Punarnava: The Renewer

by Alakananda Devi (Alakananda Ma), M.B., B.S. (Lond.)

When I was a child, a popular programme on BBC radio was Desert Island Discs, a show in which various celebrities chose the ten gramophone records they would want to have when marooned on a desert island. I have often amused myself picking my ten Desert Island Herbs, and Punarnava is certainly among them. The name Punarnava means, quite literally, the Renewer, for local tribal folk observed that the dead, dry plant would spring again to new green life. On the theory of signatures, they took this to mean that the plant was rejuvenative—a fact now supported by rigorous scientific research.

Punarnava, boerhaavia diffusa in Latin, is known in English as Spreading Hogweed. It is an abundant weed, found growing in poor soil and native to both India and Brazil, where it is known as Erva tostão. It belongs to the Four o’clock family or Nyctaginaceae. The flowers are red, pink or white in colour. Supplies of Punarnava are often contaminated with a similar looking white flowered plant of the trianthema species, which does not contain punarnavine. For this reason, it is essential to be sure of obtaining certified organic Punarnava, as this will have a more reliable potency. Rasa is sweet and bitter, virya is heating and vipak is pungent. It reduces vata and kapha and may stimulate pitta in excess, though modest amounts will reduce pitta through sweet rasa. Active chemical components include flavonoids, alkaloids, steroids, triterpinoids, lipids, lignins, carbohydrates, proteins and glycoproteins. Some of the most important active components include puranavine and punarnavoside.

Punarnava is a folk medicine and super-food as well as a classical Ayurvedic Rasayana. In India, it is used by traditional tribal healers in Chhattisgarh, Bagbahera and Pithora regions. Healers apply Punarnava to the vagina to hasten delivery and also tie the roots, wrapped in red cord, around the woman’s waist.

They also apply Punarnava mixed in whey to breast abscesses. For eye sties they use Punarnava mixed in ghee, and for conjunctivitis, Punarnava in honey. They make Punarnava oil with Nirgundi to ease arthritic aches and pains. The Bhil tribal folk use Punarnava roots for blood dysentery. Country folk plant Punarnava in their gardens to repel poisonous snakes and scorpions and in West Bengal and Assam, Punarnava leaves are eaten as a potherb and are understood to prevent renal calculi. In other areas, the entire plant, including the root, is eaten in curries and soups, while the seeds and roots are used in cereals and pancakes. In South America, Erva tostão or Punarnava has long been used by traditional healers for maladies of the liver and kidneys.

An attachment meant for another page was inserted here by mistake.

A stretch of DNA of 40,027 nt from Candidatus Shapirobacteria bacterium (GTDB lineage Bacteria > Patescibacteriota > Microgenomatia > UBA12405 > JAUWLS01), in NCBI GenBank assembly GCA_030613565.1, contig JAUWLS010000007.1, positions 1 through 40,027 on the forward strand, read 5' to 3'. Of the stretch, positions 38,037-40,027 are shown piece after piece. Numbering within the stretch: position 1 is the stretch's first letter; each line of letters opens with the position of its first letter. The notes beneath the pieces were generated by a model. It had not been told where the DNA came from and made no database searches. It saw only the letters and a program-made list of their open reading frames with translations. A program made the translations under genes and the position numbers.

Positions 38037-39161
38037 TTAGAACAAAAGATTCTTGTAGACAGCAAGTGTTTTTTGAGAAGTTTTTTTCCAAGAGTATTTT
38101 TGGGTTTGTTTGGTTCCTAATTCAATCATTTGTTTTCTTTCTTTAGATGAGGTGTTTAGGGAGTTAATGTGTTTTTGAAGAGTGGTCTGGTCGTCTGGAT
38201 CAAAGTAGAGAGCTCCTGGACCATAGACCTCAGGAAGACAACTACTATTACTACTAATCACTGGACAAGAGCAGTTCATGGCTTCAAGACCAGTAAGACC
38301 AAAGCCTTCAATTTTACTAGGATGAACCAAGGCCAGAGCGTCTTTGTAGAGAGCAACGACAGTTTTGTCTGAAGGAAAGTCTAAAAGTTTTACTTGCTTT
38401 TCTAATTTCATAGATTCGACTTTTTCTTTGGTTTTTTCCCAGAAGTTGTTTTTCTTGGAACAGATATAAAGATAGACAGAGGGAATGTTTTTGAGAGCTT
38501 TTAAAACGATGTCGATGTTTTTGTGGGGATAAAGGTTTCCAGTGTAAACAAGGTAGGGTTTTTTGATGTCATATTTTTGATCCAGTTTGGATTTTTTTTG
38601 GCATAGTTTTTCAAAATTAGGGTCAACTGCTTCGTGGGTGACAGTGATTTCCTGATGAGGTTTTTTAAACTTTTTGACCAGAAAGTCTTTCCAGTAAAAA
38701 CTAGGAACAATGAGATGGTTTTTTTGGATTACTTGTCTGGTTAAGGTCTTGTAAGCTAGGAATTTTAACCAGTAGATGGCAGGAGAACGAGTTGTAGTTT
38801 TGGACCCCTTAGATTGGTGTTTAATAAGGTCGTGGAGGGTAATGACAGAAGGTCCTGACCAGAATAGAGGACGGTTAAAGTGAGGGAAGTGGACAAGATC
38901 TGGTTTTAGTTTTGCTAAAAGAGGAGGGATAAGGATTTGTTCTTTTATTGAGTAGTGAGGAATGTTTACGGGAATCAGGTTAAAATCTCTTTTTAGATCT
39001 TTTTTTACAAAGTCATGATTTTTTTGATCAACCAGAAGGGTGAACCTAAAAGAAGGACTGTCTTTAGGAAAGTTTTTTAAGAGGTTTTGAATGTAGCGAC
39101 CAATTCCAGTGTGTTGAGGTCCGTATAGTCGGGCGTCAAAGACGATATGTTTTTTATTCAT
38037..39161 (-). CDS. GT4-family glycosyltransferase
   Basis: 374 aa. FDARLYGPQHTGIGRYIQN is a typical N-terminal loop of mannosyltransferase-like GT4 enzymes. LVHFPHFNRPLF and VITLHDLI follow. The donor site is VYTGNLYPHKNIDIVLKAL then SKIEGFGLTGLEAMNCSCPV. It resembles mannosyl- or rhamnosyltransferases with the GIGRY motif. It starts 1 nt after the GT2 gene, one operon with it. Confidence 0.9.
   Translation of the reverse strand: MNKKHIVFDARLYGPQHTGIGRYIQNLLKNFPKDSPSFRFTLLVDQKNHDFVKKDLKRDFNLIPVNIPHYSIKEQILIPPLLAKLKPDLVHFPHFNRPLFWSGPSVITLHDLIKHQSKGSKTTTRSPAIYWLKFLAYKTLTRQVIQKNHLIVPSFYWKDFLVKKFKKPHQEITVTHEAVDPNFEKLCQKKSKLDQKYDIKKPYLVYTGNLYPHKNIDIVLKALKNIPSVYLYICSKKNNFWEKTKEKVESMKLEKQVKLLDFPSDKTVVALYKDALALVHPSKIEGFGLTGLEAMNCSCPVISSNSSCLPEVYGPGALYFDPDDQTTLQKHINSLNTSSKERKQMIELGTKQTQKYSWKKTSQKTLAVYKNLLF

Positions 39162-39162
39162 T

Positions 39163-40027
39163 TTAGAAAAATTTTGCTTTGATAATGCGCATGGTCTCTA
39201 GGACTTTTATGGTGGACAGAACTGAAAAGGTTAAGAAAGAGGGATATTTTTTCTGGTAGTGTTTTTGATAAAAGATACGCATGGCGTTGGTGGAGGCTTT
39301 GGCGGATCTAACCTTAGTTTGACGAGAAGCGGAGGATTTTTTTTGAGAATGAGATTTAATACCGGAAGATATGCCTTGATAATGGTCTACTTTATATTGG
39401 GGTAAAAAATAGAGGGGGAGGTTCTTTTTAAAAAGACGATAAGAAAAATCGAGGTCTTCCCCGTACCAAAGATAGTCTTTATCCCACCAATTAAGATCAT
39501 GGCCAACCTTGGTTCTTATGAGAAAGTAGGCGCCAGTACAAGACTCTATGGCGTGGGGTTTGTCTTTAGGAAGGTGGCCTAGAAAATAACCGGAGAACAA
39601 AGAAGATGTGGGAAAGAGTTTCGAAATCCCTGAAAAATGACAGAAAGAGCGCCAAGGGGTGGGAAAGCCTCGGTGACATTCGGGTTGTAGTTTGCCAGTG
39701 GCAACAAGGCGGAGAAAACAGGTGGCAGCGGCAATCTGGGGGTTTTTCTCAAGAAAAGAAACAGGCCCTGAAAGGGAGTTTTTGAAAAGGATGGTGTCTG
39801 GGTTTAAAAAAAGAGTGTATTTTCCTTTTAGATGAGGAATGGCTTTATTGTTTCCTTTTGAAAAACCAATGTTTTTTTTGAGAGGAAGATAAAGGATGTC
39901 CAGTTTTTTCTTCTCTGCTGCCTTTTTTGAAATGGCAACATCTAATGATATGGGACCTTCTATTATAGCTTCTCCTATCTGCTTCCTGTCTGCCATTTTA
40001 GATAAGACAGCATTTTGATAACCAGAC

In Ayurveda, Punarnava acts on the rasa, rakta and mamsa dhatus.It is used as a rasayana for lungs, heart, and kidneys as well as a diuretic, expectorant, and anti-diabetic. It reduces lung and peripheral oedema, is anti-rheumatic in painful and swollen joints, improves renal function, breaks up renal calculi, and is valuable in nephrotic syndrome. As a bronchodilator and expectorant it is used in congestive cardiac failure, chronic bronchitis, bronchectasis and plural effusion. As an eye medicine, it is used in glaucoma and night blindness. Punarnava is frequently cited in the texts. Dhanvanthari Nighantu states,
Punarnava Bhavedushna
Tiktaa rooksha Kaphaapaha
Sasopha Paandu hrid roga
Kaasorakshata Soolajit

“Punarnava is bitter and heating. It is drying. It checks Kapha. It is useful in the treatment of diseases with swelling, anaemia, heart diseases, cough, blood spitting, and colic.”

In skin diseases, a paste of the root with dadhimanda (water floating on curd) is used topically. (Chikitsa-Ch. 7. Charaka.) In urinary calculus, Punarnava decoction is recommended. (Chikitsa-Ch. 7. Sushruta). Sushruta also recommends milk boiled with Punarnava in fevers, and application of Punarnava paste in swelling of the testicles. In eye diseases, Bhavprakash says,